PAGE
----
Rights and Democracy
This Thanksgiving season, the nation should finally commit itself to bridging the socioeconomic divide between the descendents of those who came together during the first Thanksgiving: the Native Americans and the white newcomers. More than cranberry sauce and turkey, this type of reflection and action is essential to the holiday season.
President Barack Obama’s drug czar, Gil Kerlikowske, should be commended for initiating some basic reforms in U.S. drug policy. One of his first sensible acts was to drop the phrase “War on Drugs.” “Regardless of how you try to explain to people that it’s a ‘war on drugs’ or a ‘war on a product,’ people see a war as a war on them,” he explained. “We’re not at war with people in this country.”
The black love affair with President Barack Obama is stronger than with any figure in the post-civil rights era. According to a recent New York Times poll, President Obama enjoys a 96% approval rating among African Americans. As an African American myself, I too feel pride and joy in seeing one of us succeed and attain so much respect and acclaim in the United States, a country with such a strong and recent history of racist oppression and alienation.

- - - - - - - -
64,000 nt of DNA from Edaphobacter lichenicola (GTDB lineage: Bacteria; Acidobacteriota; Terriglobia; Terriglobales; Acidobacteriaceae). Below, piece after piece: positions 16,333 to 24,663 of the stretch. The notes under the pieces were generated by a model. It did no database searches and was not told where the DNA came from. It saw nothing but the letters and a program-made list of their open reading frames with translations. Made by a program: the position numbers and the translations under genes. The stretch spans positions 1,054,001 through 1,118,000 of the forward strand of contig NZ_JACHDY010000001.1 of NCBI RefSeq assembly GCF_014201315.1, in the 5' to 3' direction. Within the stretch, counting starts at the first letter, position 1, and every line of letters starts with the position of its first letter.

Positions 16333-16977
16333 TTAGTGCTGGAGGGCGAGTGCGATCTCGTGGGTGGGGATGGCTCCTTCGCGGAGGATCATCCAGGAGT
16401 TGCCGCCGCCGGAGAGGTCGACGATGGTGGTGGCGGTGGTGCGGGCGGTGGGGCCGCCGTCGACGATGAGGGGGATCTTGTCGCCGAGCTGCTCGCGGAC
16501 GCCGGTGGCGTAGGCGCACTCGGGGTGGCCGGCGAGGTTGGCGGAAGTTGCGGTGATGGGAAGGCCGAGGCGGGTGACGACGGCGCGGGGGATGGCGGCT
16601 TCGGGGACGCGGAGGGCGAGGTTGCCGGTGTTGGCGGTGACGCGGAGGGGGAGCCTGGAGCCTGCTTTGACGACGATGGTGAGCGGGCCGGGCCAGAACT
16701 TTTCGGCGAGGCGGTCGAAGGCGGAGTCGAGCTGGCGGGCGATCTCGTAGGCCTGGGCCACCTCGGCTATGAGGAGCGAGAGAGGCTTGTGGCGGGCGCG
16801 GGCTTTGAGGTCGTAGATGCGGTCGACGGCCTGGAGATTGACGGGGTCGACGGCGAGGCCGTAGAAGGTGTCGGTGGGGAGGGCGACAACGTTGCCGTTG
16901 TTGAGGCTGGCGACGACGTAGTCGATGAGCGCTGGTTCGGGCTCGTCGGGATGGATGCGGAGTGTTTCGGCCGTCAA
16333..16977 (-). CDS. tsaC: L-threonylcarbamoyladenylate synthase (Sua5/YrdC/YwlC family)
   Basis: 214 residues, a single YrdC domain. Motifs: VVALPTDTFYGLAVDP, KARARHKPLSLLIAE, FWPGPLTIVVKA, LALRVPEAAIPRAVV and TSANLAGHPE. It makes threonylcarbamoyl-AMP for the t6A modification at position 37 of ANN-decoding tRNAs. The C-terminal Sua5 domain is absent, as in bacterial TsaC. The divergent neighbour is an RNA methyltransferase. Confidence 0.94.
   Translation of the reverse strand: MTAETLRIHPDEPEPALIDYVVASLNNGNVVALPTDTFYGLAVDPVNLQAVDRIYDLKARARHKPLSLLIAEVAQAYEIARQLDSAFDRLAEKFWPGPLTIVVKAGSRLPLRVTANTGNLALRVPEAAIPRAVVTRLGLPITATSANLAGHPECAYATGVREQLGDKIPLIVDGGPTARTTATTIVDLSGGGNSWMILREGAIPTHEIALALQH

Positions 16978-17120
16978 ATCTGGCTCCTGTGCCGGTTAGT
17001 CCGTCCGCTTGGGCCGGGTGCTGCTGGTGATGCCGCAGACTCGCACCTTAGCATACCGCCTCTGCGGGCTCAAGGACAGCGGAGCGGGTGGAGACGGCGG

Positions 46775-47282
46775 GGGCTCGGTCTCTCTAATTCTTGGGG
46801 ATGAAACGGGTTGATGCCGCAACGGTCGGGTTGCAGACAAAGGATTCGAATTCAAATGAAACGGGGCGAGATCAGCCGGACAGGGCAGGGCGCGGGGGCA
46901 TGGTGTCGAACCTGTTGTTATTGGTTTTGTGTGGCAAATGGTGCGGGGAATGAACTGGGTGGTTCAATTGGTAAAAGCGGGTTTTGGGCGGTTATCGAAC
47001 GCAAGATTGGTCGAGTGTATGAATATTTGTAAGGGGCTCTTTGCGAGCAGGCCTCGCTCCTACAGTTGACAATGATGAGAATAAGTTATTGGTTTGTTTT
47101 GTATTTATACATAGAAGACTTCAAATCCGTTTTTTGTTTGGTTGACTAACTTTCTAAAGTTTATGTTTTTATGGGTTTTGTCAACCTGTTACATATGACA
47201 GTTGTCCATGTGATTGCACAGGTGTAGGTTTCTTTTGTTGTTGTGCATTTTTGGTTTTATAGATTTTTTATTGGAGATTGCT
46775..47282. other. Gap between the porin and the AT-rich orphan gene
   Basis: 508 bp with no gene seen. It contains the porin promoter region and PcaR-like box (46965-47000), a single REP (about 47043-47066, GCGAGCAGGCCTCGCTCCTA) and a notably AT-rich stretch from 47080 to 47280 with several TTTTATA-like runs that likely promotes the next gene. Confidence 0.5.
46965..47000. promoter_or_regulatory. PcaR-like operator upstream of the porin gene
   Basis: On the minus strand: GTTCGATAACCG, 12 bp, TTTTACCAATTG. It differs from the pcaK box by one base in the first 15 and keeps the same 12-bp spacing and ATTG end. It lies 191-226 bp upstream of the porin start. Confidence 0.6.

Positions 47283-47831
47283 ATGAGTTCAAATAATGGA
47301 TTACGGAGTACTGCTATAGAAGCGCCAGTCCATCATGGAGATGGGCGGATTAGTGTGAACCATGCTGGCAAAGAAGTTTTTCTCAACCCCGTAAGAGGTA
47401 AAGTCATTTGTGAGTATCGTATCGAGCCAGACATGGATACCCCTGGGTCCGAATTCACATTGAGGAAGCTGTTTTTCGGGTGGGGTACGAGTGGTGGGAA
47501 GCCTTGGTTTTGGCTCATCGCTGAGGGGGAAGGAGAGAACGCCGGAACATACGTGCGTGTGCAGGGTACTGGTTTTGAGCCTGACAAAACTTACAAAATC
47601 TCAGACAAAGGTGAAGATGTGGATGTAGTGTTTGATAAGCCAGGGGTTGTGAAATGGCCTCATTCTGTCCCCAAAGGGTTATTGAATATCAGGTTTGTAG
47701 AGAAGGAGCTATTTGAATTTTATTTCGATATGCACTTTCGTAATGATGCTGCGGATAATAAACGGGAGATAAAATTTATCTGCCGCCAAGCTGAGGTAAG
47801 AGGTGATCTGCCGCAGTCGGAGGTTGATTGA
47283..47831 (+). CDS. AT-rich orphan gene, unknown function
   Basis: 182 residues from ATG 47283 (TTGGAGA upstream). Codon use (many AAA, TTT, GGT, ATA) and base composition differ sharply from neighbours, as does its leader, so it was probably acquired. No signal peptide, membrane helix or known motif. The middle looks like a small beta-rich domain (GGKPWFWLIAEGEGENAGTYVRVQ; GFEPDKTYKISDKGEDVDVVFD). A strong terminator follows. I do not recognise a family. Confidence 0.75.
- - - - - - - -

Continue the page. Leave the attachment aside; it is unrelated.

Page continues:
Our society is built not just by bone and flesh but also by imagination. We’re wealthy when we create. We’re poor when poetry is missing from our lives. But how do we sustain our creative lives during a time of economic crisis? Clearly, our country is in trouble. We lost over one million jobs in 2008. Families are losing their homes. Young people are wondering whether there will be jobs for them when they graduate. We’re told this is the worst recession in 30 years and that it’s probably going to get worse yet. President Barack Obama’s election was a call for change. It’s also a testament to what Americans can accomplish if we put our minds to it.